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US support for Musharraf causes anger PDF Print E-mail
Sunday, 02 March 2008

Associated Press . Islamabad

The Bush administration wants to ensure military pressure is kept up on militants in the lawless tribal areas, but US support for the president, Pervez Musharraf, risks deepening anti-American sentiment among a public already fuming over Islamabad’s role in the war on terror.

Despite Washington’s denials of any meddling in Pakistani politics, influential commentators and average citizens are convinced it is propping up the unpopular former army chief to sustain the fight against al-Qaeda, even as it calls for more democracy.

‘I want to ask president Bush, will he allow any other country to intervene in the ongoing US election?’ said Ibrar Christi, 31-year-old car dealer in Lahore. ‘Now America wants our political parties to cooperate with Musharraf. Why? Just because he is their yes man?

We have voted against Musharraf and his policies.’ President Bush called Musharraf shortly after the February 18 election and the White House has also praised him for working hard in the counterterrorism fight.

That irked many Pakistanis who feel they have sent a loud message to Musharraf — and by extension the US — with a resounding defeat of the pro-Musharraf Pakistan Muslim League-Q party, which won just 15 per cent of National Assembly seats.

The victors — the Pakistan People’s Party of slain former leader Benazir Bhutto and the Pakistan Muslim League-N of another ex-prime minister, Nawaz Sharif — have both pushed for an end to military rule since Musharraf took power in a 1999 coup.

But the US cannot be certain they will press the fight against al-Qaeda and Taliban militants as hard as Musharraf has. ‘There is an anguish about the statements from the White House,’ said Asma Jehangir, head of the non-government Human Rights Commission of Pakistan. ‘They are again giving a breath of life to the old establishment, which is what the people wanted to change.’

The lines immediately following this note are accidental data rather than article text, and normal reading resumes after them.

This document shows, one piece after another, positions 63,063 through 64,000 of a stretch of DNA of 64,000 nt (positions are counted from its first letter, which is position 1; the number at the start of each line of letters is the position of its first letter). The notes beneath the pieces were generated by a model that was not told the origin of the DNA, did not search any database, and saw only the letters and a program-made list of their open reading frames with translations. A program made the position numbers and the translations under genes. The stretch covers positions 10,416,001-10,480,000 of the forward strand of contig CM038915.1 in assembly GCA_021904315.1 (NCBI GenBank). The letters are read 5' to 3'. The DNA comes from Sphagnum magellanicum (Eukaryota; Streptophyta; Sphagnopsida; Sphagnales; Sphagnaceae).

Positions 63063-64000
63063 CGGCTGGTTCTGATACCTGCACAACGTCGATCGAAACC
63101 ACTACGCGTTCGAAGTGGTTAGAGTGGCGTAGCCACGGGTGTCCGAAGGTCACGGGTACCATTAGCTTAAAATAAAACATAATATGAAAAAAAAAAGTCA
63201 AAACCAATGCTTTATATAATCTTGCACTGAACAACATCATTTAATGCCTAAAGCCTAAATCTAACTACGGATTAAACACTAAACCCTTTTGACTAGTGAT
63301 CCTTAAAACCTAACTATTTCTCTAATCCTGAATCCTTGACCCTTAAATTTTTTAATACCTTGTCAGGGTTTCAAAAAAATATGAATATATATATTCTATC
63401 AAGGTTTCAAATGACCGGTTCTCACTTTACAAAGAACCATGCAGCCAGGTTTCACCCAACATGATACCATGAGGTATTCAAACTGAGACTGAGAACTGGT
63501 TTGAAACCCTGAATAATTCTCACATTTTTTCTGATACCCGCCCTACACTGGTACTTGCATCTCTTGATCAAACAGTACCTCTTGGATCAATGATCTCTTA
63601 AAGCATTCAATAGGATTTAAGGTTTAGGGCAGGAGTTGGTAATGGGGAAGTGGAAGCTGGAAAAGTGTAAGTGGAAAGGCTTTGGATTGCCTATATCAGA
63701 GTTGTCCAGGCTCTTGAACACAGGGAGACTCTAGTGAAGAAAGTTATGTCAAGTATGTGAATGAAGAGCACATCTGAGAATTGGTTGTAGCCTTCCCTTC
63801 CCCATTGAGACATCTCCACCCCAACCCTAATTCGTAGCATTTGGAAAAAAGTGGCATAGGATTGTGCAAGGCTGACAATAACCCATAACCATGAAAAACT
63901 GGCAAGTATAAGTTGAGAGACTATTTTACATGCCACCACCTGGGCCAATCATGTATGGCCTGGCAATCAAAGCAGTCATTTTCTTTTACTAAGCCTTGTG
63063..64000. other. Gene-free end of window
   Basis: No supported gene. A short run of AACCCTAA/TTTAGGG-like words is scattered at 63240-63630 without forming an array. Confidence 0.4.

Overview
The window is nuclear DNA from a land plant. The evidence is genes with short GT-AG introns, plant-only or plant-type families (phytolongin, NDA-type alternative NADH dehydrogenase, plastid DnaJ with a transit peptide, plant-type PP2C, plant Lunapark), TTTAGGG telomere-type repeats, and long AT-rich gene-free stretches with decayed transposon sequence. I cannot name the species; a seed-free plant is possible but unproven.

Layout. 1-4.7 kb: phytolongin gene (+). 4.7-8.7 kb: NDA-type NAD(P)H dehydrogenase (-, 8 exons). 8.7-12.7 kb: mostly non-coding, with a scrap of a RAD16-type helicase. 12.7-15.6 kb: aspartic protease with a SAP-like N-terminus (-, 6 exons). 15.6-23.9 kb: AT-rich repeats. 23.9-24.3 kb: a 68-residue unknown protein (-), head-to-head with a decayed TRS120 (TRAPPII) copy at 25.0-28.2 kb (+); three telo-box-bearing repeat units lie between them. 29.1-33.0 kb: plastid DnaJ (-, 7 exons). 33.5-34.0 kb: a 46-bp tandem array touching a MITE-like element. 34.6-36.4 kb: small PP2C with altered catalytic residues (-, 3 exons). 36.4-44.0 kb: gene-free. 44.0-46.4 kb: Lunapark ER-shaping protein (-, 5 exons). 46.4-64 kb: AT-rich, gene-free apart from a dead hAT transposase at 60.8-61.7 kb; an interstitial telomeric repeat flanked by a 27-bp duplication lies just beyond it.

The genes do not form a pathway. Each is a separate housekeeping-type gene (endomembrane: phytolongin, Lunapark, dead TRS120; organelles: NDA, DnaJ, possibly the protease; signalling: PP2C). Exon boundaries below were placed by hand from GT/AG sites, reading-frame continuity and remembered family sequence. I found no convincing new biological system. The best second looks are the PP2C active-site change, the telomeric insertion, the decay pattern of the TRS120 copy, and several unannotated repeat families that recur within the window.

But Washington is increasingly weighing its words. In testimony Thursday before the Senate Foreign Relations Committee, the deputy secretary of state John Negroponte made scant mention of Musharraf — less than four months after describing him as ‘indispensable’ to the fight against extremism — and stressed the US is supporting Pakistan’s people as they choose their leaders. Yet when pressed, Negroponte said, ‘We look forward to continuing to work with him.’

Bush has relied heavily on Musharraf since US forces deployed to neighbouring Afghanistan after September 11, 2001. Musharraf, who ended Pakistan’s support of the Taliban regime, has sent about 100,000 troops along the Afghan border, where Osama bin Laden is thought to hide.

But many here feel the strategy has backfired on Pakistan. Militants have grabbed control of tracts of the country’s northwest and launched dozens of suicide attacks. More than 2,500 people have died in militant-related violence in the past eight months alone, according to figures compiled by The Associated Press from police and government and military officials.

As the bloodshed has worsened, Musharraf has been accused of embroiling Pakistan in a proxy war in return for about $10 billion in US aid, mostly of which goes to Pakistan’s military. In a poll last month, only 9 per cent of respondents said Pakistan should cooperate with the US in the war on terror. The poll of 3,845 adults by the US group, the International Republican Institute, had a margin of error of 2 percentage points.

‘They (the US) have destroyed Afghanistan and our tribal area,’ said Ali Khan, a 31-year-old mini taxi driver, although US forces are still forbidden from conducting military operations on Pakistani soil. Some likely leaders in the coalition government the PPP and Sharif’s party are expected to form have called for a halt to military operations and for negotiations with militants — an approach which has failed in the past.

When Benazir’s widower Asif Ali Zardari visited the US embassy in Islamabad, just two days after the election, it sparked accusations that the US was trying to rescue Musharraf. ‘Ambassadors ... are openly giving dictation when the fact is that the people of Pakistan ... do not want to see either Pervez Musharraf or his allied politicians in power at any cost,’ the conservative daily Nawa-i-Waqt said, echoing editorials in many newspapers. But Washington denies applying diplomatic pressure, and both parties also deny being pressed.

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